Wednesday, May 17, 2017

Nagoya: May the Sashi Odds Be Ever In Your Favor





When you go to Japanese restaurants and avail sashimi, you're probably thinking of raw fish only. Here's the catch: The word sashimi consists of two words: SASHI and MI. The definition of the former is 'Pierce, ' and the latter is simply 'meat.' Therefore, sashimi is quite defined by the practice of preparing and eating it raw than the ingredient itself.

Here are seven types of meat that can be eaten raw – but only if prepared correctly and safely.


1.  PORK



In 2012, some restaurants in Japan took off  Beef Sashimi from the menu, then added a new dish: pork liver sashimi. But in 2014, Japan’s Ministry of Health decided to go further and ban the consumption of raw pork liver and raw pork meat.

While raw pork got outlawed in Japan, it’s still available in Australia — though not in a traditional style. It is made from "Kurobuta." It is a black pork meat and sliced into thin pieces and comes with dashi jelly, m√Ęche, and a salty caramel sauce.


2. BEEF


Marbled Wagyu beef is such a heavenly treat for steak lovers; the same goes for sashimi cravers. The red meat, interspersed with white, thin ribbons of fat, is just simply irresistible when consumed raw. Instead of shoyu and wasabi for dippings, chefs usually serve gyusashi with ponzu — seasoned soy sauce with vinegar — with shiso leaves as a topping for the beef.

Meanwhile, another cow-made sashimi, Rebasashi, used to be available in Japan. Rebasashi is raw beef liver. The Ministry of Health, Labor, and Welfare banned the selling in mid-2012 to prevent food poisoning. But when it was still available, the red organ was served with chopped green onions and a sauce seasoned with grated garlic. 


3. HORSE


Eating horsemeat is a practice that has long lived in Japan ever since. In the late 1500s, when Japan was facing food shortages horsemeat was often used as an ingredient. But the boom in modern-day consumption began in the 1960s, at the same time that the transportation scene vastly changed. Horse-farm owners in Kumamoto prefecture were trying to find ways to deal with animal overpopulation. That was how basashi, or raw horse meat, hit the market.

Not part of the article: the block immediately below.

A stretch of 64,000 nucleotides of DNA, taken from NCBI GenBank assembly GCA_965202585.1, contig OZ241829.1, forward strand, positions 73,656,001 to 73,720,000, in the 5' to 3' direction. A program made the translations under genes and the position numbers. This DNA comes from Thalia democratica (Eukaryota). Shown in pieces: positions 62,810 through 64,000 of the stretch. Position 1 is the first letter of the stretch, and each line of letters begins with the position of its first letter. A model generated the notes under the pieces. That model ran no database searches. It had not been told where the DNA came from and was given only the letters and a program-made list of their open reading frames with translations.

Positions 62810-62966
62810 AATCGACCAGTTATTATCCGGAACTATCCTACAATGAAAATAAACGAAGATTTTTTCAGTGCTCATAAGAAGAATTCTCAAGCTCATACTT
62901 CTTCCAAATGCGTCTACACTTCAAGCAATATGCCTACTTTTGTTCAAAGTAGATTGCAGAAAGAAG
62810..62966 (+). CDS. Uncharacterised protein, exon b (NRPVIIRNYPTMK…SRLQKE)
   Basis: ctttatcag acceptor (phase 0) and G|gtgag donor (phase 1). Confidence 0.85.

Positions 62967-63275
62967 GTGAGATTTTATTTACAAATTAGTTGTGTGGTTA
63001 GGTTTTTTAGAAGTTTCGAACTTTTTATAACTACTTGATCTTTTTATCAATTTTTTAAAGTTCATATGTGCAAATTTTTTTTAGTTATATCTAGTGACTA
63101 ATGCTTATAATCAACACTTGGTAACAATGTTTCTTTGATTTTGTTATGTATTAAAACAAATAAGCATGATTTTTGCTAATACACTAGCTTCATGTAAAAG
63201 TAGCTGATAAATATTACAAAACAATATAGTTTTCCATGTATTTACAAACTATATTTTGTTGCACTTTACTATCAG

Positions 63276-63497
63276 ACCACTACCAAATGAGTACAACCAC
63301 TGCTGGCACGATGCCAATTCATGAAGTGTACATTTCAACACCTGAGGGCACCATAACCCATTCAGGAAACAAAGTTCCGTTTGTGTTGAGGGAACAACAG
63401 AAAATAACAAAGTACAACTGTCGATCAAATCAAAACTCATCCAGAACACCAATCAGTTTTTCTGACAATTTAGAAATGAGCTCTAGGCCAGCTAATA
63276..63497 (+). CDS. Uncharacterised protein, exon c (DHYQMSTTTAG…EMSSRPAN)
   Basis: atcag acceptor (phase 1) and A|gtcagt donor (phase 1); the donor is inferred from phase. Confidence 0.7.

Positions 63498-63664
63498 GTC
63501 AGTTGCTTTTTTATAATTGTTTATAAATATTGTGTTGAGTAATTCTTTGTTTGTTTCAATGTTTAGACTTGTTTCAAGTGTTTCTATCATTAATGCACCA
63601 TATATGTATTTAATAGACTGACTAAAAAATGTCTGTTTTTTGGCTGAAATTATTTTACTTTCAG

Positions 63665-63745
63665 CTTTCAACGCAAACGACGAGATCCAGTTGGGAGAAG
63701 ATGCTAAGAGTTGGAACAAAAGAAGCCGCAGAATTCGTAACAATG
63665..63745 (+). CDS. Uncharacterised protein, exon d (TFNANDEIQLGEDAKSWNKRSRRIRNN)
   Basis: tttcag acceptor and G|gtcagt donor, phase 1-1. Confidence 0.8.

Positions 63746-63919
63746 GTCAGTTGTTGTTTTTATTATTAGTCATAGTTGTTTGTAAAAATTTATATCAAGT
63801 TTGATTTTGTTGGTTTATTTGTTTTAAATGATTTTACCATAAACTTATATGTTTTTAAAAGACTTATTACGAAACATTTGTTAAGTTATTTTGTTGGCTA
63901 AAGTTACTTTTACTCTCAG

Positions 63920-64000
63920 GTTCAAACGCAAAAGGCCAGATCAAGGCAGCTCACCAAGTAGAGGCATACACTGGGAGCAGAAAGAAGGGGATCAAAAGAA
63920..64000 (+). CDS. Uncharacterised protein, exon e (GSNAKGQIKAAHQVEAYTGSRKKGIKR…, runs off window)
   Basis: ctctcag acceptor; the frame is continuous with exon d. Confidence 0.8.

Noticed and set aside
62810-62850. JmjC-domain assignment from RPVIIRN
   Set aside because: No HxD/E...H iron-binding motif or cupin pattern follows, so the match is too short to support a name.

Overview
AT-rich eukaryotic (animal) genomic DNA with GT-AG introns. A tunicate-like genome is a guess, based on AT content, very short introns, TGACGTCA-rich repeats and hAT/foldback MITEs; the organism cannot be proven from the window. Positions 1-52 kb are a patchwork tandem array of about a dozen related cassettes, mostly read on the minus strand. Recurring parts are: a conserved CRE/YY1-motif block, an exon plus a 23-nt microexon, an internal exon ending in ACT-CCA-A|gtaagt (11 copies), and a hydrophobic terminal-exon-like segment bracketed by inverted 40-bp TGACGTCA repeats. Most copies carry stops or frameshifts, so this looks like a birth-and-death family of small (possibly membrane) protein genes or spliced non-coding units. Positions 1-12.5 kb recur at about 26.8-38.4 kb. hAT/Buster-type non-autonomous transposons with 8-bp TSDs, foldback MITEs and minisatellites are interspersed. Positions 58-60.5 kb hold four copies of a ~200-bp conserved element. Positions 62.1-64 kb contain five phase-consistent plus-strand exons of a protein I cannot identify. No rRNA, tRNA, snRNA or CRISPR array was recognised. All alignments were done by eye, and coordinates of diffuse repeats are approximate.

Basashi earned its nickname SAKURA NIKU (pink meat) from its delicate pink color. For best taste, the meat is eaten with grated ginger and sweet shoyu. Shredded daikon and shiso give the mellow meat a clean mouthfeel. 


4. DEER


Shika means ‘deer,’ so SHIKASASHI means raw deer meat. The color of venison sashimi is so red making it easy to assume that the sashimi is tuna sashimi. It’s not thought of like a weird dish in Japan, but it’s only offered in some parts of the country such as Wakayama.

According to some raw food enthusiasts, SHIKASASHI is perfect with grated garlic, chopped leeks, ground ginger, and soy sauce. 


5. SEA TURTLE


The Bonin Islands is probably the only place you could go if you are craving sea turtle sashimi or KAMESASHI. Also known as the Ogasawara Islands, they’re about 600 miles south from Tokyo.

The preparation of KAMESASHI begins by cutting the turtle’s carotid artery, then pumps out the blood by pushing its heart. While the fins, plastron, and intestines are used for stew — another sea turtle specialty — the breast muscle is reserved for sashi.